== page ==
Positive psychology simply explained

Positive psychology studies the well-being of individuals and communities. This science allows us to cultivate happiness thanks to simple and effective tools, all tested and proven by science. It does not recommend being happy all of the time, but to learn to work with all your emotions and thoughts.

Positive psychology is not about being happy all the time.

​Let’s be clear, positive psychology does not recommend happiness at all costs, nor to always think positive.
Life is made of tragedy and adversity. Happiness is not linear. It is impossible to be happy all the time. All our emotions have their place and are legitimate. Sadness helps us turn a chapter; joy to connect with others and move forward. There is no good or bad emotion. What counts above all, is what we do with it.

Positive psychology is a science.

Positive psychology is a science. “Positive psychology is the scientific study of optimal human functioning. It aims to discover and promote the factors that allow individuals and communities to thrive.” Martin Seligman (2002).
Unlike traditional psychology, it focuses on what is right with the human being. It states that health is not the absence of illness, that being in good health does not guarantee self-fulfillment… and that happiness is much more than just the absence of misfortune!
Positive psychology looks for answers to questions like: Who are those individuals that function well? Why do they function so well? What differentiates happy people from others? What differentiates a resilient child from another?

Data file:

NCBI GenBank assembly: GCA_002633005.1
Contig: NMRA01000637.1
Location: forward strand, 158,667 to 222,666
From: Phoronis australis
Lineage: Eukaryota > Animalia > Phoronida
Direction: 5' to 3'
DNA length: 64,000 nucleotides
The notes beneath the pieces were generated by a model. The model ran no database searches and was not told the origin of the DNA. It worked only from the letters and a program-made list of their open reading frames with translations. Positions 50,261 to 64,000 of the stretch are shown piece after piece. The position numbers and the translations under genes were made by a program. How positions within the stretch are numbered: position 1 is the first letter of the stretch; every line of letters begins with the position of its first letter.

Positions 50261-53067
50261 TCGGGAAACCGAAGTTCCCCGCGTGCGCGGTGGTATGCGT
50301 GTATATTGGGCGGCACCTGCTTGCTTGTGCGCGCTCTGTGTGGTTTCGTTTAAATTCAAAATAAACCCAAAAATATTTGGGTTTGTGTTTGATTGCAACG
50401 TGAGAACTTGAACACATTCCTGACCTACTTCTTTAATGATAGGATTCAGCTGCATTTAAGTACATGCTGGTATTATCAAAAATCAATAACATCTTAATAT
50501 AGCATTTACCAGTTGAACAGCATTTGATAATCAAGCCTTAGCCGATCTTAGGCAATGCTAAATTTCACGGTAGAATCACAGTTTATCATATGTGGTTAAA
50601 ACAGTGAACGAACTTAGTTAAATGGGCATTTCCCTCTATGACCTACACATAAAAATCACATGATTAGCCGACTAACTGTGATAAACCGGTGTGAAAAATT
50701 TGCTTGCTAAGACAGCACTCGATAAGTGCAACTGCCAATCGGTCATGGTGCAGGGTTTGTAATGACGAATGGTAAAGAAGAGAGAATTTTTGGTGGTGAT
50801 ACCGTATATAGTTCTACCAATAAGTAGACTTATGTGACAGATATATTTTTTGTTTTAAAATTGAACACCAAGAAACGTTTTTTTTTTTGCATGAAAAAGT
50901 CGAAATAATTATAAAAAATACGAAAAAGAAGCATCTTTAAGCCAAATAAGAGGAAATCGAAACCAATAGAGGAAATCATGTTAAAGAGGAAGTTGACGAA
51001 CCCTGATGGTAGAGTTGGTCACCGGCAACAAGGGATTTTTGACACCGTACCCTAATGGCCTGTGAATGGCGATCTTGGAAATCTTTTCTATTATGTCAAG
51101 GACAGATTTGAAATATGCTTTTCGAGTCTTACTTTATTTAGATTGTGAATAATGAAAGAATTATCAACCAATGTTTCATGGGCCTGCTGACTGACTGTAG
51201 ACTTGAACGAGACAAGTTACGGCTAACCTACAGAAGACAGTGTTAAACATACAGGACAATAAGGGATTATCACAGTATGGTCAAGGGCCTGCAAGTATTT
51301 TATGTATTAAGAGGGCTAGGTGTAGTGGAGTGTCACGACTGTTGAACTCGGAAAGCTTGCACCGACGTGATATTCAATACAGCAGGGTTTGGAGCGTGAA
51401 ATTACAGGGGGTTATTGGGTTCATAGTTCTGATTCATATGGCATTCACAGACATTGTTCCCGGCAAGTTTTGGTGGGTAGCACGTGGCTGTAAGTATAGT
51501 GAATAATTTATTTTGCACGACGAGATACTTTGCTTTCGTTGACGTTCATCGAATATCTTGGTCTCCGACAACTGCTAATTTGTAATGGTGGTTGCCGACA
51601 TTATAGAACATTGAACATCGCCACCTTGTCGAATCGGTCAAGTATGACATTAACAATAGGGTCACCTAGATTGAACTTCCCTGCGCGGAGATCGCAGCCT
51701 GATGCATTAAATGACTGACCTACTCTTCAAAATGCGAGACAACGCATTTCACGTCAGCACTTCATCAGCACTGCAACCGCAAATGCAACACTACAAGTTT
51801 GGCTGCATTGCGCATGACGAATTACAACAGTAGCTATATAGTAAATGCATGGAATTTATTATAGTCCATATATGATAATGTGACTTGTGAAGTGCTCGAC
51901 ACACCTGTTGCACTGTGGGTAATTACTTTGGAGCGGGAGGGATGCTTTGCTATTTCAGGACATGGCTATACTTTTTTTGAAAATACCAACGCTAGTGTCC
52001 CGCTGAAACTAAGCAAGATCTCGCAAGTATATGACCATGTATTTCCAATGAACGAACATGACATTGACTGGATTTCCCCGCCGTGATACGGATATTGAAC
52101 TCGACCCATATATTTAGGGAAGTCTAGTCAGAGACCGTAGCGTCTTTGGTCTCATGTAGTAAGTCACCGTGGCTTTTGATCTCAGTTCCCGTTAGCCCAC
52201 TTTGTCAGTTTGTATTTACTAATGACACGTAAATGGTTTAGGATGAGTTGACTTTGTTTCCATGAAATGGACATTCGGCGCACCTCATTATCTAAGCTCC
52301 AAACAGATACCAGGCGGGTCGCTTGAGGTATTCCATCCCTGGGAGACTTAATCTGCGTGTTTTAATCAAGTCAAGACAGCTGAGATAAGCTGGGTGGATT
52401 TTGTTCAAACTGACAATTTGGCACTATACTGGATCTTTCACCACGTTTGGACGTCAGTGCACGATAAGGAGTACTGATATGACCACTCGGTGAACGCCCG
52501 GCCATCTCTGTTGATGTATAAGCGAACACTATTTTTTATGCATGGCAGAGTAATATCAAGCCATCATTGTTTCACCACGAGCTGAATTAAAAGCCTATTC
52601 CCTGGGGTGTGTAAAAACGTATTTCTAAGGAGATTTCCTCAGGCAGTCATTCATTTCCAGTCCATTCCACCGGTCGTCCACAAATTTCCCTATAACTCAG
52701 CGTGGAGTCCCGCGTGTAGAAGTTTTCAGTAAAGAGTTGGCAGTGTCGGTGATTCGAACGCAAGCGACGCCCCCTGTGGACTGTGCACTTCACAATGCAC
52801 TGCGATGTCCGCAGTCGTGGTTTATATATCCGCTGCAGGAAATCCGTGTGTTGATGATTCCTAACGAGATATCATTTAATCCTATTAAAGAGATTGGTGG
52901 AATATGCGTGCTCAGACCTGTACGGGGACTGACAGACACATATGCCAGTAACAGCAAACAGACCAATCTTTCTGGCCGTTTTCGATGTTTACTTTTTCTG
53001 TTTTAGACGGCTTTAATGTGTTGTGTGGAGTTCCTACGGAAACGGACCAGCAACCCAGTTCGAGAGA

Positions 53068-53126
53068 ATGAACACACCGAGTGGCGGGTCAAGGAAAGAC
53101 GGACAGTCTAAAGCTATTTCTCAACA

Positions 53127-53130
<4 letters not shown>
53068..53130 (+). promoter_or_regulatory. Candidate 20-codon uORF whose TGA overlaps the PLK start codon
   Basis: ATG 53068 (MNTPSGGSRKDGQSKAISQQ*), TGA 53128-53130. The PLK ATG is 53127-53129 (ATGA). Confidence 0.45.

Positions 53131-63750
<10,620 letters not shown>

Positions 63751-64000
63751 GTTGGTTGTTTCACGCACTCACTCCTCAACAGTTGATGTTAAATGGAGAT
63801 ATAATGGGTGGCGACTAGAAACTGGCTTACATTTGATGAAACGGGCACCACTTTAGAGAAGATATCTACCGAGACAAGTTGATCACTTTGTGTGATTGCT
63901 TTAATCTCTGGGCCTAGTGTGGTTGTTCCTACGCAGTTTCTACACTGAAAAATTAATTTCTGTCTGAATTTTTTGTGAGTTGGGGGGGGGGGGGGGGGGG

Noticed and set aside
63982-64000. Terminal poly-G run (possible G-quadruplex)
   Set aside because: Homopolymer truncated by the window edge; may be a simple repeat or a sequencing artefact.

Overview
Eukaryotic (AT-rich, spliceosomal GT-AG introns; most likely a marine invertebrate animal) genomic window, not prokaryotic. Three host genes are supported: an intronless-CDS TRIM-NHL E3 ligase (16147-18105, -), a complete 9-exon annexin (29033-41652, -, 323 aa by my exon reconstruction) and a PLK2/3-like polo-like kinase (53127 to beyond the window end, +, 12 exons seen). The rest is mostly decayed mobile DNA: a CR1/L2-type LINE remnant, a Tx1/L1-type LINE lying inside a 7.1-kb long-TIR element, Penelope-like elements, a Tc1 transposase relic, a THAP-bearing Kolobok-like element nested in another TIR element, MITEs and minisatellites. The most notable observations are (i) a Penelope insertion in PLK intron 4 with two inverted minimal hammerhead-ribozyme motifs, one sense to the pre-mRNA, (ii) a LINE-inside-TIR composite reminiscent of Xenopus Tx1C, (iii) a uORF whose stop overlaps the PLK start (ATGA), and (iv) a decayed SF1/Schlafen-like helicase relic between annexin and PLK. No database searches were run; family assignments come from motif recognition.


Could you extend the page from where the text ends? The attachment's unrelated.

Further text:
To answer these questions, for the last twenty years, researchers in positive psychology have conducted serious scientific studies to identify what are those factors that allow us to blossom. And the good news is that well-being is accessible to everyone.

Happiness is a legitimate goal.

​Discussing happiness is such a trendy subject, that sometimes we do not take it seriously. However, as Sonja Lyubormirsky, positive psychology professor at the University of California, says: “Happiness constitute a serious, legitimate and worthy goal.” Cultivating your happiness is neither ridiculous nor naïve.
To flourish has a lot of benefits. Compared to others, happy people are largely more social, active, creative, cooperative, productive and are more confident. It has been demonstrated that happy people have a better immune system and live longer. In addition, happiness is contagious. It also benefits the people around happy people: their spouses, families, colleagues and communities. 

What does positive psychology offer us?

Positive psychology offers tools and techniques, scientifically tested, to help us increase our level of well-being. They are simple and free. Sometimes so simple, that we might be skeptical. The difficulty remains more in their application and practice.
Why don’t we all apply them? Because increasing our level of well-being requires effort, constancy, and an active daily investment… like practicing a sport, mastering a language or a musical instrument. 
The goal is not to be happy, but to cultivate happiness or to train our happiness muscle… and maintain it. I will speak about these tools all along my next blog postings… because working on our personal and professional flourishing is probably the best investment we might make in our life! 

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